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The World Economic Forum’s Risk Response Network has published a fascinating, if sobering, overview of major risks that face the world in the next decade: Global Risks 2012, 7th edition. They predict that economic and societal factors are the most likely to cause major problems, but these will be exacerbated by climate change, water shortages and resulting agricultural challenges.

“Three distinct constellations of risks that present a very serious threat to our future prosperity and security emerged from a review of this year’s set of risks.

“Case 1: Seeds of Dystopia Dystopia, the opposite of a utopia, describes a place where life is full of hardship and devoid of hope. Analysis of linkages across various global risks reveals a constellation of fiscal, demographic and societal risks signalling a dystopian future for much of humanity. The interplay among these risks could result in a world where a large youth population contends with chronic, high levels of unemployment, while concurrently, the largest population of retirees in history becomes dependent upon already heavily indebted governments. Both young and old could face an income gap, as well as a skills gap so wide as to threaten social and political stability…

Case 2: How Safe are our Safeguards? As the world grows increasingly complex and interdependent, the capacity to manage the systems that underpin our prosperity and safety is diminishing. The constellation of risks arising from emerging technologies, financial interdependence, resource depletion and climate change exposes the weak and brittle nature of existing safeguards – the policies, norms, regulations or institutions which serve as a protective system. Our safeguards may no longer be fit to manage vital resources and ensure orderly markets and public safety….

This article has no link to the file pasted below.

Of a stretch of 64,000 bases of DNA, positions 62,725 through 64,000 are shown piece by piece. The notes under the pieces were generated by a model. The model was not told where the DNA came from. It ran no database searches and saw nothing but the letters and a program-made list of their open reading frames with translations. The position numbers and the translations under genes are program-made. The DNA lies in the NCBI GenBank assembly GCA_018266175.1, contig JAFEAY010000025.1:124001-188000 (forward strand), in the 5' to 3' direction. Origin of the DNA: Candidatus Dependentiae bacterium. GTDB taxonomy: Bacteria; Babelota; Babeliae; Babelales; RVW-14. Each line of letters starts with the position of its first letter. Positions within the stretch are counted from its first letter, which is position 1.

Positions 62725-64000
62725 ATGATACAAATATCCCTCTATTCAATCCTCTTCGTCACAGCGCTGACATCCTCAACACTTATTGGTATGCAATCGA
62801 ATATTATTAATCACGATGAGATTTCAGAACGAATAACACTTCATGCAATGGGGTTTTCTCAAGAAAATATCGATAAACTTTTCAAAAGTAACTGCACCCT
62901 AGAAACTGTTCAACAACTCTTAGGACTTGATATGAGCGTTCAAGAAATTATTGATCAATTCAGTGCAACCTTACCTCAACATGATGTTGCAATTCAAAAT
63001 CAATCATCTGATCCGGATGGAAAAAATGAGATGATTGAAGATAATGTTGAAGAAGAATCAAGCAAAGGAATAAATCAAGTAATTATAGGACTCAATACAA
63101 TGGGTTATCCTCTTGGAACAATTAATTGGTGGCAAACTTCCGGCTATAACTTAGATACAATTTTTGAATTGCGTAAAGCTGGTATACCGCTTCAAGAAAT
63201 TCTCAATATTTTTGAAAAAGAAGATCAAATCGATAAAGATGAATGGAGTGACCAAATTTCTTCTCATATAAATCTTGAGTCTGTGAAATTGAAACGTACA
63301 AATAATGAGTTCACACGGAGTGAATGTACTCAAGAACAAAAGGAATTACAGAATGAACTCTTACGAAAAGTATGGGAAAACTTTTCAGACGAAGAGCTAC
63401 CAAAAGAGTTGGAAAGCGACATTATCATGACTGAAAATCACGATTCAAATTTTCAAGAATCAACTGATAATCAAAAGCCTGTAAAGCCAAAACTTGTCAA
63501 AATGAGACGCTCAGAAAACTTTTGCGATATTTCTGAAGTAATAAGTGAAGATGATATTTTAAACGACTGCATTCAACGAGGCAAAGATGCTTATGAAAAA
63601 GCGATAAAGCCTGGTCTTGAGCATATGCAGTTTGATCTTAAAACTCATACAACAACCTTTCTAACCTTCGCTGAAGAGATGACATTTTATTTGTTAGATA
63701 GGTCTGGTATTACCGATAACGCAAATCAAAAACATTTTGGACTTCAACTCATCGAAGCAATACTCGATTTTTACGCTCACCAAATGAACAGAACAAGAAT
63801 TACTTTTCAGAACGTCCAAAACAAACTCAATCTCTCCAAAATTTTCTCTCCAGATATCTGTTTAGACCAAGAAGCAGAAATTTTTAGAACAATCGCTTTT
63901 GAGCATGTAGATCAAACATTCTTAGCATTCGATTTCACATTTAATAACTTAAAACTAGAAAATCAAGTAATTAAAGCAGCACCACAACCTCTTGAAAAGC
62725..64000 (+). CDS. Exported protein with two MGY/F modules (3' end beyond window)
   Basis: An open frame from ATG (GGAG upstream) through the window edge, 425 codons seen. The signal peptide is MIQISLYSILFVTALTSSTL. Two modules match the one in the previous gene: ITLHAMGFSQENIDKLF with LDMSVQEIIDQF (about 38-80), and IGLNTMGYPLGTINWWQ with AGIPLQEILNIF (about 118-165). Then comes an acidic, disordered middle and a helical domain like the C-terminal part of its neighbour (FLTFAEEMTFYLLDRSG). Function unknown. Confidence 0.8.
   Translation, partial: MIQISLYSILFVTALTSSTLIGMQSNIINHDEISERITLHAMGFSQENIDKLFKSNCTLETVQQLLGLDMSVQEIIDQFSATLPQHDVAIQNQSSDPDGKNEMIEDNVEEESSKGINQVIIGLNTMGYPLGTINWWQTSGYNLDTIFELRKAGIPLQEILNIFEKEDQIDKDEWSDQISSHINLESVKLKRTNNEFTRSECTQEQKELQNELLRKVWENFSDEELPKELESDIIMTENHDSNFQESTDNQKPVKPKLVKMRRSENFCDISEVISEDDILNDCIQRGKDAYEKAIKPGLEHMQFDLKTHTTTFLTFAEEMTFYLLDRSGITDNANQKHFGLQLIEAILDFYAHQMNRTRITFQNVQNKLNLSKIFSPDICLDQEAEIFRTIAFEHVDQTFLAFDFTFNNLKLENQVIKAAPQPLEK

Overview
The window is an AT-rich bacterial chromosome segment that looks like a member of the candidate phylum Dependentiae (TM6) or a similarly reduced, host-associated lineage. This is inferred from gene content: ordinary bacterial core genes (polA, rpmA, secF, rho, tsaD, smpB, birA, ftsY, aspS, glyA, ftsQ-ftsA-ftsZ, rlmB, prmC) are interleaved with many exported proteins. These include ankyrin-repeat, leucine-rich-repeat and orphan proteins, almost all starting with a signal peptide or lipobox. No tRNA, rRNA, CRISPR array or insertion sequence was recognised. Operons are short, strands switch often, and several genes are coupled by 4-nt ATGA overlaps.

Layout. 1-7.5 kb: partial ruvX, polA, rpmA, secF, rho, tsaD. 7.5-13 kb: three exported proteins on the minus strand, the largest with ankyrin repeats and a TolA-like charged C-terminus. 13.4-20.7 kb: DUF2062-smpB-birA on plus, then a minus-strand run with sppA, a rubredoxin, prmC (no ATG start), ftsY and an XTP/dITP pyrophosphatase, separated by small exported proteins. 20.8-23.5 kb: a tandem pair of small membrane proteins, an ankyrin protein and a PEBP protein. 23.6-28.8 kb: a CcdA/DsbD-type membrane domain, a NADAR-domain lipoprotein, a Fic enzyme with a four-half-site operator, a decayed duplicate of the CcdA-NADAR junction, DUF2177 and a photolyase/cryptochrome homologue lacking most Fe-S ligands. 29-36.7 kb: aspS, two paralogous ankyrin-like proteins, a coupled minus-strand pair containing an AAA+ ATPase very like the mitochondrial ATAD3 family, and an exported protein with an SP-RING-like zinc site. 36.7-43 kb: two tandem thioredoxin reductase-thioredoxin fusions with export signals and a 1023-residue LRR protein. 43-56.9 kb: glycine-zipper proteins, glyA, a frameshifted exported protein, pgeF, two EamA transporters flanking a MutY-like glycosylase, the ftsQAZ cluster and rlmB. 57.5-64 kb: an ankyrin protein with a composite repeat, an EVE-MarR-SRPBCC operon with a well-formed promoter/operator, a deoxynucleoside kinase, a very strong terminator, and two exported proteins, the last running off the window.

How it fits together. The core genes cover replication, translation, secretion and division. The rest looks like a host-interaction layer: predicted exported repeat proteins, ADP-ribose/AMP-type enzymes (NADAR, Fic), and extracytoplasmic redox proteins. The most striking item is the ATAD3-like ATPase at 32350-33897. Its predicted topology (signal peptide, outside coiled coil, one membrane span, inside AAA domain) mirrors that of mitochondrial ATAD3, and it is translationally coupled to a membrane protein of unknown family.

Case 3: The Dark Side of Connectivity. The impacts of crime, terrorism and war in the virtual world have yet to equal that of the physical world, but there is fear that this could change. …”

The top-five risks in terms of impact are expected to be:

“Major systemic financial failure

Water supply crises

Food shortage crises

Chronic fiscal imbalances, and

Extreme volatility in energy and agriculture prices.”

The World Economic Forum calls for more flexible, more effective regulations: “To improve management of uncertainty in a complex world, it is necessary to accept that we will not get safeguards right the first time. Regulations have often been viewed as a way for authorities to signal to the public that they are in control of a situation, but in a complex system this control is often an illusion. While we should start by considering counterfactuals in order to anticipate possible outcomes of regulations, it is even more important to define broader system safeguards. Such safeguards need to be flexible and dynamic enough to adapt to changing information and should closely involve stakeholders in the co-production of new types of regulation…

Such a dynamic process of iteration between regulators and practitioners at the cutting edge of knowledge exemplifies how safeguards should ideally be defined. At the heart of this process is a necessary understanding of who bears the risks and who reaps potential benefits, so that incentives can be aligned in an appropriate manner…”

The report also includes a study of the Japanese earthquake, and a snapshot of companies that proved most resilient. For example, “Lawson stores continued to serve their communities, make vital supplies available and minimize financial losses to the company. This response has been attributed to the networked managerial structure put in place as a result of lessons learned from the 1995 Kobe earthquake disaster (see Figure 25). Each branch office was required to assess emerging risks and draft detailed disaster recovery plans twice a year; this will increase to three times a year in 2012. For example, bicycles were stationed in branch offices because they were the only functional means of transport in the 1995 earthquake. It became mandatory to keep stocks of emergency goods in branch offices, and the concentration of distribution hubs was reassessed to allow for more effective catering to disaster-struck evacuees. As the nature of crises can never be fully anticipated, a network of employees who have access to real-time coordinating mechanisms and the authority to make decisions can be more valuable than teams of highly-trained, specialized risk managers…”

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